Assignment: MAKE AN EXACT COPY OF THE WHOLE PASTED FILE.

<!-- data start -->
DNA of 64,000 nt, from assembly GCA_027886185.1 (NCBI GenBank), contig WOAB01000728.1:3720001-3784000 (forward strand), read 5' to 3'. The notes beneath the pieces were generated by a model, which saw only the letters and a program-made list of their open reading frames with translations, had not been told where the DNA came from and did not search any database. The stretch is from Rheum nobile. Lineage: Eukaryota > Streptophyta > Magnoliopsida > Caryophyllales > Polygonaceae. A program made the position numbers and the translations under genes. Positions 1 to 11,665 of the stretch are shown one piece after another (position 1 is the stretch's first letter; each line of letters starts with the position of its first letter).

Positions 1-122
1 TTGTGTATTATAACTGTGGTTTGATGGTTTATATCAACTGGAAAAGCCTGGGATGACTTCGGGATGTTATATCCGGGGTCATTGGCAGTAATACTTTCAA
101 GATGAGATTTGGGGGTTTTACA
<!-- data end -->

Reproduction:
DNA of 64,000 nt, from assembly GCA_027886185.1 (NCBI GenBank), contig WOAB01000728.1:3720001-3784000 (forward strand), read 5' to 3'. The notes beneath the pieces were generated by a model, which saw only the letters and a program-made list of their open reading frames with translations, had not been told where the DNA came from and did not search any database. The stretch is from Rheum nobile. Lineage: Eukaryota > Streptophyta > Magnoliopsida > Caryophyllales > Polygonaceae. A program made the position numbers and the translations under genes. Positions 1 to 11,665 of the stretch are shown one piece after another (position 1 is the stretch's first letter; each line of letters starts with the position of its first letter).

Positions 1-122
1 TTGTGTATTATAACTGTGGTTTGATGGTTTATATCAACTGGAAAAGCCTGGGATGACTTCGGGATGTTATATCCGGGGTCATTGGCAGTAATACTTTCAA
101 GATGAGATTTGGGGGTTTTACA